A Ni-Al-Cr alloy with an initial grain size of approximately 60 μm was subjected to torsion straining to a strain of approximately 7 at room temperature, thereby reducing the grain size to approximately 34 nm. Similar torsion straining with samples of pure Cu and pure Ni gave grain sizes of approximately 170 and approximately 130 nm, respectively. Inspection of the Ni-Al-Cr alloy after torsion straining revealed highly strained regions containing dislocations associated with lattice distortions but with an absence of any Ni3Al ordered phase. The ultrafine grains in the Ni-Al-Cr alloy were extremely stable at high temperatures, and it was possible to retain a grain size of less than 100 nm after annealing at temperatures up to approximately 900 K. By contrast, there was rapid grain growth in the samples of pure Cu and Ni at annealing temperatures in the vicinity of approximately 500 K. The stability of the grains in the Ni-Al-Cr alloy is attributed to the formation of a Ni3Al-based ordered phase after annealing at approximately 650-700 K. The presence of this phase also leads to an apparent negative slope in the standard Hall-Petch relationship.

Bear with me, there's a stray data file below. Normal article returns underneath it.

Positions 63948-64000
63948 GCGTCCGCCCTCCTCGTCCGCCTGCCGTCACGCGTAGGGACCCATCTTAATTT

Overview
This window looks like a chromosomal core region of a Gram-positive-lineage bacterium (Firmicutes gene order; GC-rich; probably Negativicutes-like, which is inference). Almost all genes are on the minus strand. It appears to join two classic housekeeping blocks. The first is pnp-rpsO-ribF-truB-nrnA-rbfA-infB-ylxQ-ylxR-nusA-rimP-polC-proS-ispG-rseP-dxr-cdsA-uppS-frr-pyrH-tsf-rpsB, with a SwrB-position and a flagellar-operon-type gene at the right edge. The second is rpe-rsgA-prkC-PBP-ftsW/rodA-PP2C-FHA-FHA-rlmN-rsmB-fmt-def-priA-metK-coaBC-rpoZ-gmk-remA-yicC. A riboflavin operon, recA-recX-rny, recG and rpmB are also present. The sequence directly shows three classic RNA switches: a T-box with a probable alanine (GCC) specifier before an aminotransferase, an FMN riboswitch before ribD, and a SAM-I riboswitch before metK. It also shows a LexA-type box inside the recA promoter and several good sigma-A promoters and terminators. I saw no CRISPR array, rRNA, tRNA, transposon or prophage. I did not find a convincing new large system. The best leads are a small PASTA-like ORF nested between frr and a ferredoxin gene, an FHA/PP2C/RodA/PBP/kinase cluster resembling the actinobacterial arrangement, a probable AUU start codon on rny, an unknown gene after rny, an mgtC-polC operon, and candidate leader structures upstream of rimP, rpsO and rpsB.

All Science Journal Classification (ASJC) codes
- Materials Science(all)
- Condensed Matter Physics
- Mechanics of Materials
- Mechanical Engineering